I mean, it's a temporary jolt, because few could go on believing everything Foreman asserts over these eleven soaring pop tracks, and everybody needs something more abrasive than The Beautiful Letdown's pristine guitars and obvious-as-hell lyrics in their lives, but equally, it helps sometimes to listen to a record which asks you to ponder no more (indeed, no less) than: 'This is your life; are you who you want to be?' If you're in the need of escaping to a world of innocent and arguably naive themes, it works absolutely perfectly. The Beautiful Letdown acts as an anchor, which might be the anti-thesis of most life-altering albums, but that's sort of the whole point....full text
MusicomhFebruary 2003 feels like a long, long time ago. I was in a different decade of my life; in a different full-time job; had never edited musicOMH.com; and had never worried that I might get bombed by terrorists (or shot by police) on the London underground.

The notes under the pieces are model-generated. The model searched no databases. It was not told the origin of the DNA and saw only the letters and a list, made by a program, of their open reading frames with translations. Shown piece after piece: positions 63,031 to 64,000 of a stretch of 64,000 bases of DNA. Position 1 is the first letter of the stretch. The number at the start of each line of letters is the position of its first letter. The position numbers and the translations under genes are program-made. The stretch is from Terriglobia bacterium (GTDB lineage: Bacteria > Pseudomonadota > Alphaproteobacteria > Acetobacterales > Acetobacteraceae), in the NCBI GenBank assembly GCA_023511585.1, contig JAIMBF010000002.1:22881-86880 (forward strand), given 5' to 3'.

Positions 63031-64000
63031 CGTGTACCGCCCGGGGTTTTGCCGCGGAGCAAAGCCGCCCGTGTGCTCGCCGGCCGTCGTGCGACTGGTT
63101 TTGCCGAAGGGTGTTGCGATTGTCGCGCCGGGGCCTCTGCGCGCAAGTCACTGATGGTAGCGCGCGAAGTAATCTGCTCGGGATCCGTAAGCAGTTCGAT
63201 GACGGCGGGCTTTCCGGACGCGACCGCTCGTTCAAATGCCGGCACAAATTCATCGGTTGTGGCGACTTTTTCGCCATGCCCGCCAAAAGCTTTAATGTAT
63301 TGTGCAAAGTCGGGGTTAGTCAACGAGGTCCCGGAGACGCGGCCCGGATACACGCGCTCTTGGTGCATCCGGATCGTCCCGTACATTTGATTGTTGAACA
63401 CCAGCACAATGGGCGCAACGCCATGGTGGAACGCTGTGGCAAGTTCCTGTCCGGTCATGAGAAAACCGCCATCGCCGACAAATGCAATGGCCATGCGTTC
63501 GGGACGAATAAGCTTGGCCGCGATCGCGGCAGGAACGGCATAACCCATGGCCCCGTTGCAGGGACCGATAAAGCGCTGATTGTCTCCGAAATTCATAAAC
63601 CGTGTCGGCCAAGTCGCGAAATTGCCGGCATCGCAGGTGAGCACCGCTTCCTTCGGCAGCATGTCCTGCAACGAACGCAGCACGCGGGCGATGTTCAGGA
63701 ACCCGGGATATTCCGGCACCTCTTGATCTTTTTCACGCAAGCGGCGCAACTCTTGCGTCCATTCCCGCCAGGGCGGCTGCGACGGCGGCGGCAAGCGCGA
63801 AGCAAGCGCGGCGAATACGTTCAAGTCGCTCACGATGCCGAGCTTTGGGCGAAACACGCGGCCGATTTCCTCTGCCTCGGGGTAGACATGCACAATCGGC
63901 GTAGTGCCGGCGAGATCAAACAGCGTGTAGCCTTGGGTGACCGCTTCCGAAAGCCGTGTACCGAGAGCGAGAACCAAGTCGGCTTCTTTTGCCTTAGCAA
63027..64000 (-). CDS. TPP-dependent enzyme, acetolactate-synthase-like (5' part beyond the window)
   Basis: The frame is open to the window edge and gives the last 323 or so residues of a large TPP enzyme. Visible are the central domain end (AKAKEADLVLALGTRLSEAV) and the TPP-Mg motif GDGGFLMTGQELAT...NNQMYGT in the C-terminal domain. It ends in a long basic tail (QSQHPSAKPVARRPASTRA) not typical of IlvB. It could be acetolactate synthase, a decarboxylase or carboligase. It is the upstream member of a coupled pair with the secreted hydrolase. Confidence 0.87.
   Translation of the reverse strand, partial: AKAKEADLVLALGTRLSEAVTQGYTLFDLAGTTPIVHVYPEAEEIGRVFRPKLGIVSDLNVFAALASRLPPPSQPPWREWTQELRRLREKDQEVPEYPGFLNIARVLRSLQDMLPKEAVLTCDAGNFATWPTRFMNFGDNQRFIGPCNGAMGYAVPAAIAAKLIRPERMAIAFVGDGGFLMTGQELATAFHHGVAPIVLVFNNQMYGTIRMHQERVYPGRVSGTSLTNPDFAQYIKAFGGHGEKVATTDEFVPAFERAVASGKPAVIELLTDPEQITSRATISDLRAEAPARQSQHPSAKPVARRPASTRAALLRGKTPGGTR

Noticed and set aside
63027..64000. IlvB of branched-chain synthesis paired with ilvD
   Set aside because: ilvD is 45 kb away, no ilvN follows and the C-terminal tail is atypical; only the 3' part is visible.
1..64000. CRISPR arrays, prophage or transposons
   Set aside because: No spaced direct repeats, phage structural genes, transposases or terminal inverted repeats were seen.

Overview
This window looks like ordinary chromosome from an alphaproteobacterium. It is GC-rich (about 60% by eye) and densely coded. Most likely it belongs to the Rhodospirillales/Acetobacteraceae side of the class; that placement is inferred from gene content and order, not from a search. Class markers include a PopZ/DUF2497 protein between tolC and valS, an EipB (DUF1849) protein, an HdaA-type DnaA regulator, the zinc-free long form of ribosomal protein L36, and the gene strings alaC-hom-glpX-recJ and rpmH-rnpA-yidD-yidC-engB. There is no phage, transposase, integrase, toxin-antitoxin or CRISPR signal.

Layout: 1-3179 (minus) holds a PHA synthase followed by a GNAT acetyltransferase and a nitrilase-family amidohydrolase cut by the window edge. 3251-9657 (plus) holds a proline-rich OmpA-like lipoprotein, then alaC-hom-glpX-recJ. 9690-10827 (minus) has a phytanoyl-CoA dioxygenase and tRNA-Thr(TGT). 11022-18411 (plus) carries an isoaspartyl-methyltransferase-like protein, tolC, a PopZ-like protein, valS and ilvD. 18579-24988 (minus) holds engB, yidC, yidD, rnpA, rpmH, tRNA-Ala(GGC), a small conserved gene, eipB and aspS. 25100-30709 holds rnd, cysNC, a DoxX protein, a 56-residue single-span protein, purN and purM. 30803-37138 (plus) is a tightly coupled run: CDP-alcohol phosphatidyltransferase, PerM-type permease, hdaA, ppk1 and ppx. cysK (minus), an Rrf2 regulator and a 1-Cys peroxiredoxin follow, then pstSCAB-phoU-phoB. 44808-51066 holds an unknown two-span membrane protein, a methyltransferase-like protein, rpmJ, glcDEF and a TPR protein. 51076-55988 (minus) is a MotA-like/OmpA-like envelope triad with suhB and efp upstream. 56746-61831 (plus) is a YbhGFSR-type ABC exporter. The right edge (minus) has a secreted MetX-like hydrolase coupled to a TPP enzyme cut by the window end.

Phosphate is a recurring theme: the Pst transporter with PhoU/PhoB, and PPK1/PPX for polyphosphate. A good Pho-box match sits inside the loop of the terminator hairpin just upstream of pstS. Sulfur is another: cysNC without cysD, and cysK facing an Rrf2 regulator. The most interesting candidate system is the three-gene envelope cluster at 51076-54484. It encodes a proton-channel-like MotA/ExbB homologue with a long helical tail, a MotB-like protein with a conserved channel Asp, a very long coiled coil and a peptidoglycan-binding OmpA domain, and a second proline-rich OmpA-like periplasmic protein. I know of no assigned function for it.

I bet that as they geared up for the release of their fourth album in February 2003, Californian surfers Switchfoot had no inkling that it would spend months near the top of the US charts, sell millions and launch them into the big time. Even if they did, they could never have guessed that said album would only be released in the UK two and a half years later...
Still, here we are and rarely has the clich� 'better late than never' been more apt than when applied to the release of The Beautiful Letdown on this green and pleasant land. For this is an album that demands to be heard, that cries quality from every one of its 11 tracks and that will wear out the repeat button on your CD player.